There appears to be a perception that independent financial advice is expensive and unnecessary. In a recent article in our Long And Winding Road series, B&Q and Financial Planning, I discussed the implications for independent financial advice given the rise of the DIY investor.
In a recent report KPMG highlighted a significant rise in the number of execution-only stockbroker accounts among the larger portfolio sizes targeted by Private Banks and Wealth Managers. At the end of 2010 there were over 18,000 DIY portfolios valued between £250,000 and £1m; an increase of 122% since 2008. Over the same period, the number of portfolios valued between £1m and £10m increased by 73%. A study by the online investment broker Hargreaves Lansdown suggested 84% of investors plan to go it alone and fore go advice. However, there is a significant body of independent academic research which suggests this may be exactly the wrong thing to do.
A recent paper from the Goethe University Frankfurt examined the actual trading accounts of 8,621 investor portfolios from an online execution only broker and found that 89% exhibited “negative skill” before charges (91% after charges). And where investors did outperform there was no evidence this was anything more than luck? The fact that so many DIY investors performed poorly was no surprise; the vast body of research tells us to expect this. What was surprising about this study was the magnitude of under-performance. The authors found that on average investors underperformed the returns they could have expected by luck alone by -7.5%pa before charges (-8.5%pa after charges).
There have been many similar studies in other markets including the UK and US which show that investors consistently under-perform the market and the more they trade; the worse they perform.
We are all familiar with the notion that investors should buy when prices are low and sell when they are high. However, history tells us that, left to our own devices; we will do exactly the opposite. A rough and ready reference for this might be to compare the inflows and outflows of Equity and Bond investment funds against the movement of the stock market. The level of net sales/redemptions from UK domiciled Unit Trust and OEIC funds can be found on the Investment Management Association website. I have plotted the proportion being invested in equities and bonds since 2003 against the movement of the FTSE All Share index below.
The general trend is certainly clear. In 2006 and 2007, when the UK Stock Market was at its peak after 5 years of strong returns, almost no money was invested into bond funds. However, in 2008 after the stock market collapsed investors withdrew nearly £1.2bn from equity funds and invested nearly £3bn in bond funds.
Carl Richard, author of Behavior Gap sums it up perfectly with his sketch “Repeat Until Broke!”:
Another recent study by Morningstar attempted to quantify the true value of comprehensive financial advice for retirees rather than simply measuring investment returns (a similar study could be designed for pre-retirees). Morningstar identified 5 distinct ways in which good advice adds value;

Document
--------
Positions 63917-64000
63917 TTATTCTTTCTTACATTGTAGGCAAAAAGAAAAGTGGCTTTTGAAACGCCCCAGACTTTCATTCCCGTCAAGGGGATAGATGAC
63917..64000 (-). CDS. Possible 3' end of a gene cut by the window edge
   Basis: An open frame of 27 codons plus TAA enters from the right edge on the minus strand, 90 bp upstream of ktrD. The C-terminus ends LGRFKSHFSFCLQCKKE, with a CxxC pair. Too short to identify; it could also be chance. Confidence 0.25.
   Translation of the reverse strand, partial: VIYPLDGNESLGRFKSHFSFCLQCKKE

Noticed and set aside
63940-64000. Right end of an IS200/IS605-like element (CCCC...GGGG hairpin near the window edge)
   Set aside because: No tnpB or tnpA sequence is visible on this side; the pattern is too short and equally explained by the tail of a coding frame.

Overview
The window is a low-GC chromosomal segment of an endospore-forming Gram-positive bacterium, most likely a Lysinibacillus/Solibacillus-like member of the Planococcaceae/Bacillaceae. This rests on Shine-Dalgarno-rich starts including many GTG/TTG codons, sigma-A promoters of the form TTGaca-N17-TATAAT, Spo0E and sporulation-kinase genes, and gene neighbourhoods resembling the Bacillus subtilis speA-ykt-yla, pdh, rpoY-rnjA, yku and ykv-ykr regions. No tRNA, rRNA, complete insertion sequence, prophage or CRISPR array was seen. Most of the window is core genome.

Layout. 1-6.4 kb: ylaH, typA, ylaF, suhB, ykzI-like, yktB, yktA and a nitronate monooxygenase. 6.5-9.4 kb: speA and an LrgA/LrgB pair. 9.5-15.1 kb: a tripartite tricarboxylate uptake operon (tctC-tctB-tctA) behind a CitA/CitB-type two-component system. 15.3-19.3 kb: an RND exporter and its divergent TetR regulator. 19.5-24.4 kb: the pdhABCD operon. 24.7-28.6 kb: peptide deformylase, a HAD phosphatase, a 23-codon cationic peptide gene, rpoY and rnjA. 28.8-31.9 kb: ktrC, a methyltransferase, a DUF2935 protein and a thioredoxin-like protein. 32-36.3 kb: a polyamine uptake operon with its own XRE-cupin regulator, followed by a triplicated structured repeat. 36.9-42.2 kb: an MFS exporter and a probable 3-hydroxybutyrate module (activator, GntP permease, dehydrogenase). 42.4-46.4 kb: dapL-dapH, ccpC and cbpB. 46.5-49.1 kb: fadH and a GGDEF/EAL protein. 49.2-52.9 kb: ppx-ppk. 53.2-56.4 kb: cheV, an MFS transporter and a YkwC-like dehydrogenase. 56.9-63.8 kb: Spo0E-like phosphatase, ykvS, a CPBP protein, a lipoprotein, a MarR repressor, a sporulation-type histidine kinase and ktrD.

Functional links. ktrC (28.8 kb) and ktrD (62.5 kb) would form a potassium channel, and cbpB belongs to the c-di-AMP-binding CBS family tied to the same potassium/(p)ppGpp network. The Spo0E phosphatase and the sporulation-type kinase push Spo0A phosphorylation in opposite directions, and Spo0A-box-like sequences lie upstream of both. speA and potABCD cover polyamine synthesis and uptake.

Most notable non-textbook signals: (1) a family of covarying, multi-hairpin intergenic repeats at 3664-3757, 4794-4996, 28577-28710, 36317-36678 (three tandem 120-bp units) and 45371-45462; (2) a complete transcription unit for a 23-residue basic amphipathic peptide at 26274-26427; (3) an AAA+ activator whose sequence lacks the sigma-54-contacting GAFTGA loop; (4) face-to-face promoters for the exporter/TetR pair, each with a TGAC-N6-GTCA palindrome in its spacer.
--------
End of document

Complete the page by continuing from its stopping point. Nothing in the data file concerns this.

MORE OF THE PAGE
1. Total wealth asset allocation – taking account of “human capital” rather than just financial assets. This requires consideration of risk capacity as well as risk preference; something which is fundamental to proper financial planning.
2. A dynamic withdrawal strategy – regularly reviewing the sustainability of withdrawals and making changes as required.
3. Annuity allocation – giving due consideration to the pros and cons of securing a guaranteed income for life through annuity purchase. Morningstar quote an Allianz study which found the greatest fear among retirees is not death (39%) but rather outliving one’s resources (61%).
4. Tax efficient investment allocation decisions – if it is possible to hold assets in different ways, some more tax efficient than others, it makes sense to maximise tax efficiency.
5. Portfolio optimisation that includes liabilities – asset allocation methodologies commonly ignore the funding risks with an investor’s own goals. True financial planning will attempt to quantify the impact of such risks and address these accordingly. A personal lifetime cashflow forecast is a good starting point.
The authors developed a formula to quantify the impact of the 5 factors and estimated the “added value” through proper advice to be 1.8% annually.
It is often said that there is now so much free information available online that investors can do their own research quickly and easily without the need for advice. Unfortunately, life is too short. The real problem may be “information overload”. There is no longer much value in selecting the best funds or executing trades but there is value in investment coaching and filtering out the distracting noise.
Taking all of the above into account it seems that the value of good financial planning and investment advice combined could be as much as 10.3%pa (8.5% + 1.8%). Then again, perhaps Master Card would sum it up as; Investing money 1.5%, tax planning 0.5%, lifetime cashflow forecasting 1%, liability matching 1%, investment coaching 2%, the ability to enjoy your life and sleep at night – priceless.